Outdoor perennial gardens, planters full of annuals, vegetables gardens and houseplants—no matter where they are plants are such a wonderful way to brighten up our lives. But as a dog owner, you may be wondering if you have dog friendly plants or not. And as you plan out your garden for the year you want to make sure to choose outdoor plants that are safe for dogs.
Whether you’ve got a dog that likes to chomp on your plants or not, it’s a good idea to be mindful of any and all plants that are accessible to you pup. You may not know that many popular houseplants are toxic to dogs, and a surprising amount of outdoor plants, too.
Today we’ll talk about dog friendly plants for every realm of your life, so you can enjoy the beauty of plants and successes of a vegetable garden without the worry of Fido getting sick.
Dog friendly plants and flowers that are safe for dogs
To start, let’s take a look at some common dog friendly plants that you can easily add to your home. We’ll cover dog safe house plants, dog safe perennials, flowers safe for dogs and outdoor plants that are safe for dogs. No matter where you’re looking to add some greenery to your life, we’ve got you covered.
House plants that are safe for dogs
Nothing freshens up an indoor space and has a more calming presence than a house plant. And if you ask me, house plants are having quite a moment in popular culture right now. Typically, cats are a bigger problem when it comes to selecting nontoxic house plants, but there are certainly some dogs who will help themselves, too.
Common house plants that are toxic to dogs are aloe plants, jades, peace lilies, rubber plants, dumb cane, and the ever-popular pothos!
Here are our top picks for dog friendly house plants:
- Prayer plant
- Areca Palm, Parlour Palm
- Baby’s Tears
- Spider plant
- Haworthia (these look like aloes, but are not toxic!)
- Boston fern
- Christmas cactus
- Swedish Ivy
Dog safe perennials
Perennials are the perfect addition to any yard because they come back year after year. They’re often more robust than annuals, and flowering, ornamental varieties provide lots of color.
As you select perennials for your garden, or inventory the existing perennials for safety, use this list of dog safe perennials to help! Note, this is not an exhaustive list by any means, but I’ve included many popular and common perennials.
- Black-eyed susan
- Magnolia Bush
- Coral bells
- Butterfly bush
- Tiger Lily
Dog safe annuals
Annuals are a beautiful way to provide color all-year round in your garden beds, and perfect for planters, hanging baskets, and window boxes around your home. Here are some dog safe annual plants to pick up this year to take the worry away if your dog decides to have a snack.
- Sweet Potato vine
Dog safe vegetable gardens
Luckily, it’s pretty easy to create a dog-safe vegetable garden, because many vegetable plants and many herbs are dog-safe. Herbs are actually a great way to freshen your dog’s breath!
Most notably, tomato plants and leaves are not safe for dogs (although ripened tomatoes are okay).
Dog safe herbs:
Dog safe fruit and vegetable plants:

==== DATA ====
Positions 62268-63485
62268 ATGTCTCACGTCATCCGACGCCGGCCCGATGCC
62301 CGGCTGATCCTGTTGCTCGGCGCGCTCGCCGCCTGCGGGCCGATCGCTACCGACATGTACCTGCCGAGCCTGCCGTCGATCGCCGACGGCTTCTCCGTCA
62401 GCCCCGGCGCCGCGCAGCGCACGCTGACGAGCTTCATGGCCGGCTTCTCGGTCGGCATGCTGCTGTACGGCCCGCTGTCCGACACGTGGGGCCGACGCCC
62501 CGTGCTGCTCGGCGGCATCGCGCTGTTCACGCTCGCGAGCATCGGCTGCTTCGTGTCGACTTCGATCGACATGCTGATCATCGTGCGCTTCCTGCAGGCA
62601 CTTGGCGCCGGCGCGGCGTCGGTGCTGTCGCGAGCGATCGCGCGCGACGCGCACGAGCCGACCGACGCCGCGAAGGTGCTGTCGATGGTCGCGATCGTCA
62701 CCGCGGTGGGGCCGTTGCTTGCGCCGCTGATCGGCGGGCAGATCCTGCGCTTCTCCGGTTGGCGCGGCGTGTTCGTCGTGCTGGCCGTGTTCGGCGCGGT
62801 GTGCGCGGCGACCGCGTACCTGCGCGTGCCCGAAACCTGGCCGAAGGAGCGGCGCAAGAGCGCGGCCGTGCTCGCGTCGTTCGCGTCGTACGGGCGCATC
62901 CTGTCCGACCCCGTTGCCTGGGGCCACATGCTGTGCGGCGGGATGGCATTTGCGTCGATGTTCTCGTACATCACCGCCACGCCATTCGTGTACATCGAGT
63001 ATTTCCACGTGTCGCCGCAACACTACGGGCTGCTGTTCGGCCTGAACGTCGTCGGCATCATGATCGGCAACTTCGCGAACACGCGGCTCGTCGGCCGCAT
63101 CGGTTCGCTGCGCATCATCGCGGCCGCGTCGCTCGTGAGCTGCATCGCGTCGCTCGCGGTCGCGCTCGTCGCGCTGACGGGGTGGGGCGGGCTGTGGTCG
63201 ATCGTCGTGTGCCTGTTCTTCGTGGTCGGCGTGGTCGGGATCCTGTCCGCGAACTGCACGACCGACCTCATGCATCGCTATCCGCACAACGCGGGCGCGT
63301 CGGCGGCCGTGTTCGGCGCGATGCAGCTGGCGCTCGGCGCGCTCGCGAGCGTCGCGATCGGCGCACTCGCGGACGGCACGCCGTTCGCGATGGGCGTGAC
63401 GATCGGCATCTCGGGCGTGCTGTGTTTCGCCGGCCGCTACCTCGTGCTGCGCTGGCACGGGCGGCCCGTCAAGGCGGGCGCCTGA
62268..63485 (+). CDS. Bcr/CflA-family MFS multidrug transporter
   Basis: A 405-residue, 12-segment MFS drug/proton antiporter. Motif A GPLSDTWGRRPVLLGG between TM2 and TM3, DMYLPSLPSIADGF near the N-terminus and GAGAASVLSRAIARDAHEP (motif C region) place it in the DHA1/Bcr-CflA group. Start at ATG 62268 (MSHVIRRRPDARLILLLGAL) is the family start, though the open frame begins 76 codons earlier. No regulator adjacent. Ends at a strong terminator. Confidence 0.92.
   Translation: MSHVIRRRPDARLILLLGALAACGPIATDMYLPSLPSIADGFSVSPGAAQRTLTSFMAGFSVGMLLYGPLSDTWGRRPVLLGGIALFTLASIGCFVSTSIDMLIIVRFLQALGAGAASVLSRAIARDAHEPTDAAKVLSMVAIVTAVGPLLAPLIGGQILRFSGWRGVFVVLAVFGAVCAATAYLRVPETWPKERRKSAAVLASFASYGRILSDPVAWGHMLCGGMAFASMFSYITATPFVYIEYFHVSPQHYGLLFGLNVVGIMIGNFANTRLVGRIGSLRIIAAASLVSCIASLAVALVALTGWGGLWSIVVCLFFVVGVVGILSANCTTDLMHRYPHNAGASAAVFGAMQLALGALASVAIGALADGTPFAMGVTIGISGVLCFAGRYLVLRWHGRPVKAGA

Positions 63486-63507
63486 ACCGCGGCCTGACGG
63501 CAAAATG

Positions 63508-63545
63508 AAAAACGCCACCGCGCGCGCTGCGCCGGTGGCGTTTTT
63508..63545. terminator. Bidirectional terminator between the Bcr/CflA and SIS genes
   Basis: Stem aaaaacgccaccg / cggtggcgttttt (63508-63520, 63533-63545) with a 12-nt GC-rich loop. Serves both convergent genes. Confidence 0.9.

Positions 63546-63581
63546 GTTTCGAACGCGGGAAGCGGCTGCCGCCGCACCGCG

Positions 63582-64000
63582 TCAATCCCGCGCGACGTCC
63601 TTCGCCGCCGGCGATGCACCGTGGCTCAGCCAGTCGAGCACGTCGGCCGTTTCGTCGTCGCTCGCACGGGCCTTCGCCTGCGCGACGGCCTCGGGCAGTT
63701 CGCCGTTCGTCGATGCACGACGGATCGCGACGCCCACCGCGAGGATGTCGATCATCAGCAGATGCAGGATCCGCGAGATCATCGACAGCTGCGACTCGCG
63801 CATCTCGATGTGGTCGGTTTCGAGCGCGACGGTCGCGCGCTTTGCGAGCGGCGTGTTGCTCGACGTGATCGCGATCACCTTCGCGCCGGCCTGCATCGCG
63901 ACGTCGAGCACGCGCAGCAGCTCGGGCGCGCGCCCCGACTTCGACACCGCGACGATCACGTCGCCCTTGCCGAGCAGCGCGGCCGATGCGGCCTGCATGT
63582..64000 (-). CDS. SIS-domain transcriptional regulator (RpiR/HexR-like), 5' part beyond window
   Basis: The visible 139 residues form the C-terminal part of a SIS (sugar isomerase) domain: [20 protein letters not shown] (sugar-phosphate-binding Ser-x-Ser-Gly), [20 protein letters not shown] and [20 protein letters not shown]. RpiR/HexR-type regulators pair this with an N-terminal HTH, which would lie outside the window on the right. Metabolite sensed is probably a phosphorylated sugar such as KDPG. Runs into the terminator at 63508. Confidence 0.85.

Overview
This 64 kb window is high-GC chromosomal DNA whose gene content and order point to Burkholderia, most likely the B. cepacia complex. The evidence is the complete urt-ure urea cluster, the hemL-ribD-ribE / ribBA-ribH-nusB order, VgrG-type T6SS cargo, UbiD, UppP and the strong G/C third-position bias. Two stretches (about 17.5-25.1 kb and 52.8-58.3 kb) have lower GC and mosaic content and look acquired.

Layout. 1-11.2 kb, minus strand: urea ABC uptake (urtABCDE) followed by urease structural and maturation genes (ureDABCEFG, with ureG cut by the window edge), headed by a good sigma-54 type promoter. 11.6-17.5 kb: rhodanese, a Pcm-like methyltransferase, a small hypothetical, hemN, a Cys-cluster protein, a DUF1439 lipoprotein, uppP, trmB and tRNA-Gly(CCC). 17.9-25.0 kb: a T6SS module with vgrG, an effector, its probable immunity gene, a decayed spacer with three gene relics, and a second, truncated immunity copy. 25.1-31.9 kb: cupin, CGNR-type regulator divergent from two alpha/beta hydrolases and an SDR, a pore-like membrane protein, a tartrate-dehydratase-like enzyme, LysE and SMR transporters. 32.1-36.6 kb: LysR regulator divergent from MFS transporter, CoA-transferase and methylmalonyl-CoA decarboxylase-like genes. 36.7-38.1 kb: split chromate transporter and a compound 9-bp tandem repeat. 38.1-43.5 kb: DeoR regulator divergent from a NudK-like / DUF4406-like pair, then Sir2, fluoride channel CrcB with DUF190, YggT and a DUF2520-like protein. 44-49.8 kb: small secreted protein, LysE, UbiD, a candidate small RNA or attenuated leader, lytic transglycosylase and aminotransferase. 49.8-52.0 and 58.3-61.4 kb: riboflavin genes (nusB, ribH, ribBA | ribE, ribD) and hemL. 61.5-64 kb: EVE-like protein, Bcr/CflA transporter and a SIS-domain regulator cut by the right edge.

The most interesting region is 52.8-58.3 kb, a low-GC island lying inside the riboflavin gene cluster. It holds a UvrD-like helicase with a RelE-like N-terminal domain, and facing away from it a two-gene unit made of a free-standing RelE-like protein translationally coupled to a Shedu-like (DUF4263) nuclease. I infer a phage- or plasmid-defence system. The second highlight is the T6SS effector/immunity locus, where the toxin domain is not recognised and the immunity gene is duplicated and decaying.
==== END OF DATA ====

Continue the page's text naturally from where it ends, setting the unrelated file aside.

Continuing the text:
- Leafy greens (kale, chard, spinach)
- Squash (summer, acorn, butternut)
Related Reading: Dog Safe Fruits and Vegetables
Common plants that are not safe for dogs
- Some varieties of lupine
- Aloe plants
- Many fruit-tree leaves (apple, peach, plum, cherry)
- Many types of ivy
- Clematis vines
- Jade plants
- Rubber plants
- Snake Plant
- Marijuana plant and leaves
- Peace lily
- Sweet Pea leaves and plants
- Tomato leaves and plants (tomato fruit is okay)
What are the signs my dog ate a toxic plant?
Some plants that are toxic to dogs are prevalent in backyard gardens and in the wild. My own gardens contain hostas, hydrangeas, and clematis vines. Luckily, many dogs will naturally avoid plants that are toxic to them.
However, not ALL dogs will avoid toxic plants and its always important to be mindful. It’s especially important to vigilant around puppies who will eat just about anything.
Whether you catch your dog eating a potentially toxic plant, or think they might have, here are the signs to look out for:
- Difficulty swallowing
- Swollen tongue and throat
- Slow or fast heart rate
- Extreme panting or salivation
What should I do if my dog eats a toxic plant?
Whenever you see these types of symptoms in your dog, and especially if you know they’ve been eating a plant, it’s best to give your vet a call to decide on next steps. Your vet will want to know what plant they ate and how much they ingested. Luckily, in most cases, you will be able to observe your dog at home while the toxins leave their body.
You can also call the Animal Poison Control Center hotline at 888.426.4435 for advice on how to treat your dog until you can get them to a vet.
Related Reading: First Aid for Your Dog
You can enjoy a dog safe garden
With the suggestions in this article, you can fill your landscape, vegetable garden, and home with a wide variety of dog-safe plants. If you already have landscaping or garden beds that contain toxic plants, consider putting up fencing around your beds or garden to keep your dog out.
Hanging planters and house plants on floating shelves are another way to keep toxic plants that you enjoy out of your dog’s reach.
For an extensive list of common plants (across these categories) that are toxic and non-toxic to dogs, consult this list from the ASPCA.